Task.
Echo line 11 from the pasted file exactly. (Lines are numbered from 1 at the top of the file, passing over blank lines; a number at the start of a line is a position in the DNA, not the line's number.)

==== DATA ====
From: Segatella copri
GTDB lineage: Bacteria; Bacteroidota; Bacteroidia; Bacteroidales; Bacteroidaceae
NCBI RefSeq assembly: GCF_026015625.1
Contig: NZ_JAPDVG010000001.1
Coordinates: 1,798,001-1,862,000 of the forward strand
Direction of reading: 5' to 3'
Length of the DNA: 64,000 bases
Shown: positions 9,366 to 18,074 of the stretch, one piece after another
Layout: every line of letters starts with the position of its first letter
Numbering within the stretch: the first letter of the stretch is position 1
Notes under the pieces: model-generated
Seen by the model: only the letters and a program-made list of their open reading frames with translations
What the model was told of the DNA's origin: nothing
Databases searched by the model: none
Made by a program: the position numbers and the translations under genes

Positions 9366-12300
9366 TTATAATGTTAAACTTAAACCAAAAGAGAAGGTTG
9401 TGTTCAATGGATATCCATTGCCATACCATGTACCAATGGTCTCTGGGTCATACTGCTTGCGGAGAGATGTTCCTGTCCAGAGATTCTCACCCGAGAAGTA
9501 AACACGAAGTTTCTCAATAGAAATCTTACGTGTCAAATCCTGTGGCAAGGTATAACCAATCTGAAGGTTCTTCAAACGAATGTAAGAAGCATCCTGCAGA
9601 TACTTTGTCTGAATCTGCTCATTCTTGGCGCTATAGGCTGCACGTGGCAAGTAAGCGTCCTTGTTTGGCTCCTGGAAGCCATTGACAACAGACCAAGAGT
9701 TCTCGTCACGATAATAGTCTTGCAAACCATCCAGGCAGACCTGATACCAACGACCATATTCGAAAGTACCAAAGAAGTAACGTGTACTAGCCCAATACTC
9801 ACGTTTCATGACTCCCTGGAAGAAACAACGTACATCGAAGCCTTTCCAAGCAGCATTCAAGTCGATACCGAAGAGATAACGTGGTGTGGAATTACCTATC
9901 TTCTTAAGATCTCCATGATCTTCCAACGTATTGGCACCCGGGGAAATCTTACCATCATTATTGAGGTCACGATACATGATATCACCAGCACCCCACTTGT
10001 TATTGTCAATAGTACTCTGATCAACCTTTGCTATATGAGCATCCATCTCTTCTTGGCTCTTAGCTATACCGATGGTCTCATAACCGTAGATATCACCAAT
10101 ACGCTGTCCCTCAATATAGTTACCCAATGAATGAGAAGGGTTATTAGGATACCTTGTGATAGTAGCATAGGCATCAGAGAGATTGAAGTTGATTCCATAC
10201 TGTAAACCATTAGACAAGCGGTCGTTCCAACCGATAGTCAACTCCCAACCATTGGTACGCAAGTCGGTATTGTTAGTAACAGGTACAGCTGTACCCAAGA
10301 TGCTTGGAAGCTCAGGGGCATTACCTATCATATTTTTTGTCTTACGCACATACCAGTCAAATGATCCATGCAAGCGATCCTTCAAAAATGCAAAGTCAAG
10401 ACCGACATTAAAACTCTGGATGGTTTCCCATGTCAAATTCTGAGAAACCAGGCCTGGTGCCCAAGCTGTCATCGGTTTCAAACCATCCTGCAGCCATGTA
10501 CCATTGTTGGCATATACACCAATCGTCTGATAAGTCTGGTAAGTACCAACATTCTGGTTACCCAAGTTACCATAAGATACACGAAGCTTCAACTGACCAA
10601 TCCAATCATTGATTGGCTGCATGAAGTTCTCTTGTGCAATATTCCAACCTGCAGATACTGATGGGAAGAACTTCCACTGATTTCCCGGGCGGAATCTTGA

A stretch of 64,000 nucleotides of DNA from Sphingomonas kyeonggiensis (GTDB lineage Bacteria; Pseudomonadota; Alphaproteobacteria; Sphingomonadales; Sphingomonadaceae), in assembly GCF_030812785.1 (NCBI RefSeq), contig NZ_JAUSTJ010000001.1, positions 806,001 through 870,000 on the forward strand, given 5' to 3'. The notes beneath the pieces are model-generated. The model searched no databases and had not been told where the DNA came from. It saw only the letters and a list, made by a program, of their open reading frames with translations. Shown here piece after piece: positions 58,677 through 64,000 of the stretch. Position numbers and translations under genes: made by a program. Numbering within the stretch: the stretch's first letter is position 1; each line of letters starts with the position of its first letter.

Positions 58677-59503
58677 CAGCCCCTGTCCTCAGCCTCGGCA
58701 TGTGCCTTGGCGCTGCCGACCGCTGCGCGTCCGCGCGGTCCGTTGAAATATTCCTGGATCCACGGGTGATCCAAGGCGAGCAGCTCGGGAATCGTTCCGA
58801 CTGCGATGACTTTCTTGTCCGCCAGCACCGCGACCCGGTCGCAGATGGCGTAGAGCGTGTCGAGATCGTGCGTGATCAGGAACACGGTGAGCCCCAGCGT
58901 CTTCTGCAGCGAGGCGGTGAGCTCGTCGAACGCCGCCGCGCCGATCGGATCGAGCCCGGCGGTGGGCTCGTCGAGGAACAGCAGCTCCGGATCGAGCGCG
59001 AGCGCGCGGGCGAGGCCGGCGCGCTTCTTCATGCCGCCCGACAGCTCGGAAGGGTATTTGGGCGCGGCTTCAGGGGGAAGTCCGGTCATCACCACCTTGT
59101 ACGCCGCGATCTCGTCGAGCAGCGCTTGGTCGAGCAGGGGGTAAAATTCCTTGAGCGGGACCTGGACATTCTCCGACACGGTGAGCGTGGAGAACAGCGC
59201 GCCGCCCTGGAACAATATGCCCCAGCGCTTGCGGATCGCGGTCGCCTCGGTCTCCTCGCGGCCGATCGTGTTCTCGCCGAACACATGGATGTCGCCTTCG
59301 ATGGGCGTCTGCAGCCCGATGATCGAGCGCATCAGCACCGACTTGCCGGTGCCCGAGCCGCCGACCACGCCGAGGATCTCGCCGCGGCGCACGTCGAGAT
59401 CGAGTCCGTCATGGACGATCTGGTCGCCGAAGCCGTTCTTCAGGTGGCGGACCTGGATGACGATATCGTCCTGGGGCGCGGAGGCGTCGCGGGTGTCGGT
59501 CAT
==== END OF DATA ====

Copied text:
Notes under the pieces: model-generated